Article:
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FOR IMMEDIATE RELEASE
March 20, 2018

Contact: Lawrence Hajna (609) 292-2994
Caryn Shinske (609) 984-1795

DEP SEEKING NOMINATIONS FOR 28TH ANNUAL NEW JERSEY HISTORIC PRESERVATION AWARDS PROGRAM
ANNUAL EVENT RECOGNIZES CONTRIBUTION TO PRESERVING HISTORIC AND ARCHAEOLOGICAL TREASURES ACROSS STATE

(18/P020) TRENTON – The Department of Environmental Protection is seeking nominations for New Jersey Historic Preservation Awards, a prestigious honor that acknowledges the dedication of those whose work advances historic preservation in the Garden State.

The deadline for submission of nomination applications is April 12 at 4 p.m. Recipients will be honored in June during the 28th Annual New Jersey Historic Preservation Awards program.

Alice Paul House, Mount LaurelEach year, the awards program honors important contributions to the preservation of New Jersey’s historic and archaeological resources, as well as pioneering efforts in sustainability, historic preservation education, interpretive programs, and planning to preserve historic and archaeological resources.

“Preserving New Jersey’s rich and diverse history is a top priority at the DEP,” said Acting Commissioner Catherine R. McCabe. “By preserving our past, we are ensuring that future generations will be able to better understand and appreciate our state’s important contributions to the development of the nation. We look forward to honoring the many projects being done in communities across the state to preserve priceless pieces of New Jersey’s legacy.”

For a downloadable 2018 New Jersey Historic Preservation Awards application and other information from the DEP’s Historic Preservation Office, visit www.nj.gov/dep/hpo/

Last year’s recipients included a project to restore an 1858 Greek Italianate home in Moorestown, Burlington County, as corporate headquarters for BAYADA Home Health Care; a partnership by History in the Making and the New Jersey Historic Trust to develop the state’s first website dedicated to promoting heritage tourism; and the restoration of Metuchen’s “horse trough” fountain, a cast-iron fountain that is a prominent element in the Middlesex Avenue-Woodwild Park Historic District.

“Our history is being preserved because of the efforts undertaken by people who are moved to action because they care so much about the indelible mark these places and people have had on their communities,” said Kate Marcopul, Administrator of the Historic Preservation Office. “These efforts have contributed significantly to the preservation and understanding of our treasured past.”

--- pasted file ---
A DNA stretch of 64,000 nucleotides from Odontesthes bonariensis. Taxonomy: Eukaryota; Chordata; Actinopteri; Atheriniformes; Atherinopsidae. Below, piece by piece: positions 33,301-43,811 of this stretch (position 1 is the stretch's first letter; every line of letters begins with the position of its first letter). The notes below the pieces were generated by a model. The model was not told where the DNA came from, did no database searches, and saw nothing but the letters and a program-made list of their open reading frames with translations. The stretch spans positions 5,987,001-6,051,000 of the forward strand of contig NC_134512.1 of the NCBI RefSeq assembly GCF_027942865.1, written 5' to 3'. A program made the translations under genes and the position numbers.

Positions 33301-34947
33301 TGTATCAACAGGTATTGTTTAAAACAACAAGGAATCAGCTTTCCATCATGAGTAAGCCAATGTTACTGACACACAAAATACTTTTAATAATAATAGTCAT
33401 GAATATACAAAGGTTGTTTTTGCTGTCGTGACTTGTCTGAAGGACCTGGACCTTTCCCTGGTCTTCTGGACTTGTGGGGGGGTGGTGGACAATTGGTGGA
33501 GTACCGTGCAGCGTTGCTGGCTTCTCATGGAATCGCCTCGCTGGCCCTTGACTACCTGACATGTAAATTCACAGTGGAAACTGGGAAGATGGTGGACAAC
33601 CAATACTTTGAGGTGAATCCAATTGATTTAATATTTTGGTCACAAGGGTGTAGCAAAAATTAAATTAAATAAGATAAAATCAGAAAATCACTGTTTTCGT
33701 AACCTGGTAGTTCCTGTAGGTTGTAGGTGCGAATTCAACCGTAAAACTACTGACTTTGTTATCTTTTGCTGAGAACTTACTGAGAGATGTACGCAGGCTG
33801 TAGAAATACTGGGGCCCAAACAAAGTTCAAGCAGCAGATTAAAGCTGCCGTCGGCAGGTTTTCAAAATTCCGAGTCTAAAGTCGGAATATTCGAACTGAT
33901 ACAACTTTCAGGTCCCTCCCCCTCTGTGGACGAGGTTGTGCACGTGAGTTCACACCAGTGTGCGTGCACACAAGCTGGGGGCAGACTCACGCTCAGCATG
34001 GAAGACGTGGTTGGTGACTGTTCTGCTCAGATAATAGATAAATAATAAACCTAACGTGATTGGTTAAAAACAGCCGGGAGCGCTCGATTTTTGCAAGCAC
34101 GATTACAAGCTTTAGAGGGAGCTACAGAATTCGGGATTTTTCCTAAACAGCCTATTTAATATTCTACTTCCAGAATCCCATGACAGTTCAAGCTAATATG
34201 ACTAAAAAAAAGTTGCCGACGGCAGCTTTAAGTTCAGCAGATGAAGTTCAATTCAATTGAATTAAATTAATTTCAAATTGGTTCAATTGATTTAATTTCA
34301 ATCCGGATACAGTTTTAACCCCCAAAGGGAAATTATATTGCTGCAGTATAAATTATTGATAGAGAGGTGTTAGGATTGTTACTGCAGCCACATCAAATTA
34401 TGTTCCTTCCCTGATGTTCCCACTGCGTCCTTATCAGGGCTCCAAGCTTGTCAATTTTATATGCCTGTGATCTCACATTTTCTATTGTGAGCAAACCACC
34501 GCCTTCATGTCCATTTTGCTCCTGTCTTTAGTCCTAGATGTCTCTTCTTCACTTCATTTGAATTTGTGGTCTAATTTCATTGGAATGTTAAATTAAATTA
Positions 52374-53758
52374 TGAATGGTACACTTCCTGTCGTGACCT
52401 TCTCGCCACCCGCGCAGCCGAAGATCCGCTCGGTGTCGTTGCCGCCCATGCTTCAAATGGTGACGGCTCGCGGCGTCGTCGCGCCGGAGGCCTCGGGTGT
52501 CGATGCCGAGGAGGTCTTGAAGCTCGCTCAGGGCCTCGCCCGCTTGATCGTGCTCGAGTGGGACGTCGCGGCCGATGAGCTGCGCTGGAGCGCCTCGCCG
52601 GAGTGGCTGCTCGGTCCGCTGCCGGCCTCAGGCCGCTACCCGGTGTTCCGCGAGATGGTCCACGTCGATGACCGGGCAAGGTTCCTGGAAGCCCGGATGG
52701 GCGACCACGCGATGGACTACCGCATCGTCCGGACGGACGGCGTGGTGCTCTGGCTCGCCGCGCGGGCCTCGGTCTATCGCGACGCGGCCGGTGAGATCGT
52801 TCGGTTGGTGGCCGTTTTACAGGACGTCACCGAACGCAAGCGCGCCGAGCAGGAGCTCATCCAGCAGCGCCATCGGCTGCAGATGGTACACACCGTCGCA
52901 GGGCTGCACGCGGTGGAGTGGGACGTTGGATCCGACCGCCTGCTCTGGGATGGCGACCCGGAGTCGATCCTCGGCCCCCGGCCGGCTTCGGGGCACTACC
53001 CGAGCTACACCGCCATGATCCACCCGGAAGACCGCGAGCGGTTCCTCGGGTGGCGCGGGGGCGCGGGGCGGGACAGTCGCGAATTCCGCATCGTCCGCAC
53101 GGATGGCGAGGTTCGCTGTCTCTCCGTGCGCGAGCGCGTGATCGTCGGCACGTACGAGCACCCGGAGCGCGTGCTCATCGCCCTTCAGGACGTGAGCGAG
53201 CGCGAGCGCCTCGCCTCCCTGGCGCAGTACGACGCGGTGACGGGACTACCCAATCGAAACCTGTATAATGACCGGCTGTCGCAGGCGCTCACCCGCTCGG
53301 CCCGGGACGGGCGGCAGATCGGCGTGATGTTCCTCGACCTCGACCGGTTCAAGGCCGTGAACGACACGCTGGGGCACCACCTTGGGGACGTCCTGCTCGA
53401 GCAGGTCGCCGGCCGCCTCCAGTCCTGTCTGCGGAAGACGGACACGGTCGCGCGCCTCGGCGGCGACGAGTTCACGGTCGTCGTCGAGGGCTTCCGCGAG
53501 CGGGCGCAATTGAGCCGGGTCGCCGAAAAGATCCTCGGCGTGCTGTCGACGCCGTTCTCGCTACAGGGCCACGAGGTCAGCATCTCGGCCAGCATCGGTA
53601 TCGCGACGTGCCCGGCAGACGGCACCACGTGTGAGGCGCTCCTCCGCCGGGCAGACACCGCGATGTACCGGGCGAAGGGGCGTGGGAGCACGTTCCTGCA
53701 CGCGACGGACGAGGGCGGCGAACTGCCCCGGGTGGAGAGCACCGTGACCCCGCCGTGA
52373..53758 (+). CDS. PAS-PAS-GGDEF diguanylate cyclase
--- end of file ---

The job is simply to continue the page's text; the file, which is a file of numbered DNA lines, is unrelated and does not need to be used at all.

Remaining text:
Metuchen Horse Trough fountainThe awards will be presented in conjunction with Preservation New Jersey’s Historic Preservation Leadership Awards ceremonies at 3:30 p.m. June 7 at The Hamilton Club of Passaic County Community College, 32 Church Street, Paterson.

A team of historic preservation professionals will judge the nominations in several categories, including contributions to the advancement of historic preservation; innovative documentation of historic resources that contribute to our knowledge of the past; and pioneering efforts to preserve communities, buildings, archaeological sites and other types of historic resources.

The DEP’s Historic Preservation Office provides expertise in a variety of fields essential to preserving historic resources. The office comprises staff historians, researchers, planners, architects, engineers and archaeologists, and responds to more than 40,000 calls per year from people working to preserve, protect and promote New Jersey’s historic resources.

The state lists more than 51,000 sites on the New Jersey and National Registers of Historic Places, ranging from some that are very well known to others that preserve lesser-known facets of the state’s history.

These sites include the Walt Whitman House in Camden, the Botany Worsted Mills Historic District in Passaic City, the Blairstown Historic District and Blairstown Railroad Station in Warren County, numerous sites along the Underground Railroad, the Mullica Hill Historic District in Gloucester County, and the birthplace of pioneering women’s rights activist Alice Stokes Paul in Mount Laurel.

PHOTOS/Top: Alice Paul House, Mount Laurel; Bottom: Metuchen “Horse Trough” fountain

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Last Updated: March 20, 2018